During a pandemic, in the midst of what looks like will be the biggest economic crisis since the Great Depression, is a hell of a time to be having a mid-life crisis, but I’m sure that I’m not the only person in America right now who feels they should be doing something more impactful, like working at Trader Joe’s or finding creative ways to keep students learning from home feel more engaged, or going back to school to become a nurse, or even delivering necessary packages for Amazon. I may be getting too soft for this, because while some of my colleagues here and around the Internet still want to wage culture wars, I just want to find something positive to write about, and even that endeavor sometimes feels like sticking your hand in a blender to pull out a Tic Tac. I ain’t got no “scathing and bitchy” in me right now, although that certainly does not seem to be the case for many others.
CNN anchor Chris Cuomo, meanwhile, is also feeling salty about his job. Cuomo, who is on the mend from the virus, has actually provided more than a few positive, uplifting moments for the rest of us (along with his brother), but he’s feeling a little, “WTF am I doing with my life?” after his health scare. Who can blame him? Because it has to be incredibly frustrating to debate with disingenuous people who don’t even mean what they are saying or to try to make sense of the nonsensical when it comes to the President.
On a Sirius radio show this morning, Chris Cuomo unleashed those frustrations, all of which were apparently provoked by a passing biker who scolded Cuomo for being out despite his diagnosis. From the NYPost:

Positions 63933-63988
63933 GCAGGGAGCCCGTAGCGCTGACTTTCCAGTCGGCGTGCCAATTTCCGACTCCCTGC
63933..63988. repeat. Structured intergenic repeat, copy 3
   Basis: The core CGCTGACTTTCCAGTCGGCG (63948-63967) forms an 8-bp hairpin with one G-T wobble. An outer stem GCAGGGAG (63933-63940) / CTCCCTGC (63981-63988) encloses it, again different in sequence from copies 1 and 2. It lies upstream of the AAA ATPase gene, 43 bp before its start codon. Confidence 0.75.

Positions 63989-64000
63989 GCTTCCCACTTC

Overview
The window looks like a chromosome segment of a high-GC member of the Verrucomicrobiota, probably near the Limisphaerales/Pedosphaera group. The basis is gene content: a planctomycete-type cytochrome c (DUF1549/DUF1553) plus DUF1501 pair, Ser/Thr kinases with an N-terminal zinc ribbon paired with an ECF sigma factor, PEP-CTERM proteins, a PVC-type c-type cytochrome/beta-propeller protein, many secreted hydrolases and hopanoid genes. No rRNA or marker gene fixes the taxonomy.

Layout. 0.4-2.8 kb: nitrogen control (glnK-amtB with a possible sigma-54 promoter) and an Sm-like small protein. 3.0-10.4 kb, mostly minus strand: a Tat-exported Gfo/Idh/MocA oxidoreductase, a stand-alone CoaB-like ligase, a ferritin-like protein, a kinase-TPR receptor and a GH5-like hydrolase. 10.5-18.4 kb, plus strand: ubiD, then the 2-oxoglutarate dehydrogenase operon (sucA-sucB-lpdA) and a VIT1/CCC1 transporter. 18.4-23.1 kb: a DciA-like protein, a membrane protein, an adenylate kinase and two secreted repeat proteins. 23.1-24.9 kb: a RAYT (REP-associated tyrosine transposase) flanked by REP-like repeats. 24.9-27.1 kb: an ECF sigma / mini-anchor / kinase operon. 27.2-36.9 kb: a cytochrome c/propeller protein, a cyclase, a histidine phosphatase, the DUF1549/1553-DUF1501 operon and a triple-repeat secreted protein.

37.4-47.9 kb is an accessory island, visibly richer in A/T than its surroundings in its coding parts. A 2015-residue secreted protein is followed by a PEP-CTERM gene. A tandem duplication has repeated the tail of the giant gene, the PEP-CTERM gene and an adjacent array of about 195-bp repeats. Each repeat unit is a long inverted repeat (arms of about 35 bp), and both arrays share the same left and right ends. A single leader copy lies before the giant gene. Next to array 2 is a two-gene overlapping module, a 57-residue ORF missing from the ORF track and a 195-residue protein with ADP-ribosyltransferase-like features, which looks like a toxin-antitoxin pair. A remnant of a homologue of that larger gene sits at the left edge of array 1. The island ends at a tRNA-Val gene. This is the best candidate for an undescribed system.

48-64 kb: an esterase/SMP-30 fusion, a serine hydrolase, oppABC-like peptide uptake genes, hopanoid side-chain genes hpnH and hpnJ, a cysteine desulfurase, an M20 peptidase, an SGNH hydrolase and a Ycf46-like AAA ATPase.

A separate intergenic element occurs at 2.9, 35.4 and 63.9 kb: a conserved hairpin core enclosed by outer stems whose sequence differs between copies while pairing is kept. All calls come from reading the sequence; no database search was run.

“I don’t want to spend my time doing things that I don’t think are valuable enough to me personally,” Cuomo said. “I don’t value indulging irrationality, hyper-partisanship.” Cuomo said his battle with COVID-19 has made him rethink his values and question his position as a public figure. “I don’t like what I do professionally,” he said. “I don’t think it’s worth my time.”
Cuomo then launched into a tale about a “loser biker” who confronted him on Easter Sunday for being outside his Southampton home with his family despite his coronavirus diagnosis. “I don’t want some jackass, loser, fat tire biker being able to pull over and get in my space and talk bulls-t to me, I don’t want to hear it,” he said.
Cuomo said he wishes he could have acted like a regular Joe and told the biker to “go to hell. That matters to me more than making millions of dollars a year … because I’ve saved my money and I don’t need it anymore,” he said.
“I want to be able to tell you to go to hell, to shut your mouth … I don’t get that doing what I do for a living. Me being able to tell you to shut your mouth or I will do you the way you guys do each other.”
Oh, OK! Cool. I mean, some of us feel like we could be doing something more impactful and useful for the world right now, and some of us just want to be able to tell a biker to f**k off. I dig Cuomo and all, I get the frustration with the job, and I don’t actually think he fully means what he is saying, but it is worth noting that only people who already have millions of dollars can prioritize threatening to beat up a biker right now.
Also, with all due respect to Cuomo, he can avoid a lot of the irrational, hyper-partisanship by, for instance, refusing to invite Kellyanne Conway onto his show.
Header Image Source: Getty Images